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# Decarbonization Synergies From Joint Planning of Electricity and Hydrogen Production: A Texas Case Study

### Abstract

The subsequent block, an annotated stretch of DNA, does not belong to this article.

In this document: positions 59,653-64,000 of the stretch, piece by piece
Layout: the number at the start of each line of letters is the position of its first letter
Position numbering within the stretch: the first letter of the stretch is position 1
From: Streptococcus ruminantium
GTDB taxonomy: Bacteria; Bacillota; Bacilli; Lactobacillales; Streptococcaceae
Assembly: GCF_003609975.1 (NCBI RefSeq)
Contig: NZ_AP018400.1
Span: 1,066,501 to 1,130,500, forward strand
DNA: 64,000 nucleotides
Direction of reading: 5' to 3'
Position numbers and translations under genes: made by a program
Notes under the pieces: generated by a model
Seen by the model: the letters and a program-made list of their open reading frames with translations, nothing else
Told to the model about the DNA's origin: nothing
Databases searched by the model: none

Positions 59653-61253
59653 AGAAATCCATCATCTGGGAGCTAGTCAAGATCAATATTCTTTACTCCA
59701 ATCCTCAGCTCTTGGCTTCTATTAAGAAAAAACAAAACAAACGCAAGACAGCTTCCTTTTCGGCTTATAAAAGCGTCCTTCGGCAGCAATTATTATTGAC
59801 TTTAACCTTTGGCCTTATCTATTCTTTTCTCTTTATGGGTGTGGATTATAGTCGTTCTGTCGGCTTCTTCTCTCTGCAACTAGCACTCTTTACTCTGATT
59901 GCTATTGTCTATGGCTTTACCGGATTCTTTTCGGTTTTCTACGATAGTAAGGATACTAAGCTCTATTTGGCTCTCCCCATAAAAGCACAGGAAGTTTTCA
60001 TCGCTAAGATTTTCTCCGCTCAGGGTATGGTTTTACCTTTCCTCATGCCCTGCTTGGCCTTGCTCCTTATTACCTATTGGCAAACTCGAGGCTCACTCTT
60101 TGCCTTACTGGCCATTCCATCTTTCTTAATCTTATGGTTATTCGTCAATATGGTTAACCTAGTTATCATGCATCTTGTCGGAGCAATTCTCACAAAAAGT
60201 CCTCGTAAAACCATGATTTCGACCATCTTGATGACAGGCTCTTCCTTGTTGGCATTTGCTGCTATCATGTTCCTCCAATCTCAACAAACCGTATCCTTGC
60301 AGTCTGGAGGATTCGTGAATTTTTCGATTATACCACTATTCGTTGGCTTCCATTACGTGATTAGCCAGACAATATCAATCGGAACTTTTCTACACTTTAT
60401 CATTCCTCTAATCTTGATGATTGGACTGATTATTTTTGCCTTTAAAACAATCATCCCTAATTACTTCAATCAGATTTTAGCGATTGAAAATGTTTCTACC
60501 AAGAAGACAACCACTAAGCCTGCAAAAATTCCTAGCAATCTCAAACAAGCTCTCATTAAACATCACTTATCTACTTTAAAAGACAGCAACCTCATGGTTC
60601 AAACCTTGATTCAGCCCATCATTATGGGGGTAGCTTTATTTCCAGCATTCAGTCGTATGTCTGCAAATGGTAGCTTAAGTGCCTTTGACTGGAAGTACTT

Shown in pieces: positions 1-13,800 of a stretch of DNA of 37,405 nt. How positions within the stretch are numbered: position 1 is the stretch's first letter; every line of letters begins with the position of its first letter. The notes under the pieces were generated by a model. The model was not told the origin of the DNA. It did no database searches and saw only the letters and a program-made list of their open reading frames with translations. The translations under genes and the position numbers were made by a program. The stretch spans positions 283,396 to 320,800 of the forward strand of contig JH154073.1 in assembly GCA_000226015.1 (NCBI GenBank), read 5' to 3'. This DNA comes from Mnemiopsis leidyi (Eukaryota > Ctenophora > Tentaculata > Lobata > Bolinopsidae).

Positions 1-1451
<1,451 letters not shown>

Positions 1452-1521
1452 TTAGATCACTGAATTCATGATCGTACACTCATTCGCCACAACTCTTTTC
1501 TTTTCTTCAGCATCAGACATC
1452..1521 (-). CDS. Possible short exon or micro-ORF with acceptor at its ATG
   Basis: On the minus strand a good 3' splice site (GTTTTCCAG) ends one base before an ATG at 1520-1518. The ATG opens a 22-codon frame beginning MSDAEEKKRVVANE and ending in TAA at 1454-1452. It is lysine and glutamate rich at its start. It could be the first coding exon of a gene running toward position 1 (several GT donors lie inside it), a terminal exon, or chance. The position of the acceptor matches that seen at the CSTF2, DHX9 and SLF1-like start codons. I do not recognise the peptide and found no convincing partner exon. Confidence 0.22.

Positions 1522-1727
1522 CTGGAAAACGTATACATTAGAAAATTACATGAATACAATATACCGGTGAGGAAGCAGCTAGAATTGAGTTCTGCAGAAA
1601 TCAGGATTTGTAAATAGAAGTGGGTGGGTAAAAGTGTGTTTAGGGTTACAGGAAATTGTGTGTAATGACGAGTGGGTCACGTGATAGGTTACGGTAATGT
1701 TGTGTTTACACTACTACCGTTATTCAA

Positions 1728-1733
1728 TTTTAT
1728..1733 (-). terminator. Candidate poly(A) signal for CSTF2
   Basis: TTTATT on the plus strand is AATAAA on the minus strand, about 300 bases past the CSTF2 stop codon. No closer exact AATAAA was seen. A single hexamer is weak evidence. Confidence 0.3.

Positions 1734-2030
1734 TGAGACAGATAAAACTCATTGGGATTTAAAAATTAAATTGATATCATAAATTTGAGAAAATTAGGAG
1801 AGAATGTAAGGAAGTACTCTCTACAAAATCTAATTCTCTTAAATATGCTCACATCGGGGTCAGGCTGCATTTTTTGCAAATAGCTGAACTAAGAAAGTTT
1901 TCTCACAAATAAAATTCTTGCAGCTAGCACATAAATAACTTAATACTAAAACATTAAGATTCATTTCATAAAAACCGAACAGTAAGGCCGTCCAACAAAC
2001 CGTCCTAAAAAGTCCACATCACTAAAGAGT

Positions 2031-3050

Hydrogen (H2) shows promise as an energy carrier in contributing to emissions reductions from sectors which have been difficult to decarbonize, like industry and transportation. At the same time, flexible Hproduction via electrolysis can also support cost-effective integration of high shares of variable renewable energy (VRE) in the power system. In this work, we develop a least-cost investment planning model to co-optimize investments in electricity and Hinfrastructure to serve electricity and Hdemands under various low-carbon scenarios. Applying the model to a case study of Texas in 2050, we find that H2 is produced in approximately equal amounts from electricity and natural gas under the least-cost expansion plan with a COprice of $30–60/tonne. An increasing COprice favors electrolysis, while increasing H2 demand favors Hproduction from Steam Methane Reforming (SMR) of natural gas. Hproduction is found to be a cost effective solution to reduce emissions in the electric power system as it provides flexibility otherwise provided by natural gas power plants and enables high shares of VRE with less battery storage. Additionally, the availability of flexible electricity demand via electrolysis makes carbon capture and storage (CCS) deployment for SMR cost-effective at lower COprices ($90/tonne CO2) than for power generation ($180/tonne CO). The total emissions attributable to H2 production is found to be dependent on the H2 demand. The marginal emissions from Hproduction increase with the Hdemand for COprices less than$90/tonne CO, due to shift in supply from electrolysis to SMR. For a CO2 price of $60/tonne we estimate the production weighted-average Hprice to be between$1.30–1.66/kg across three Hdemand scenarios. These findings indicate the importance of joint planning of electricity and H2 infrastructure for cost-effective energy system decarbonization.

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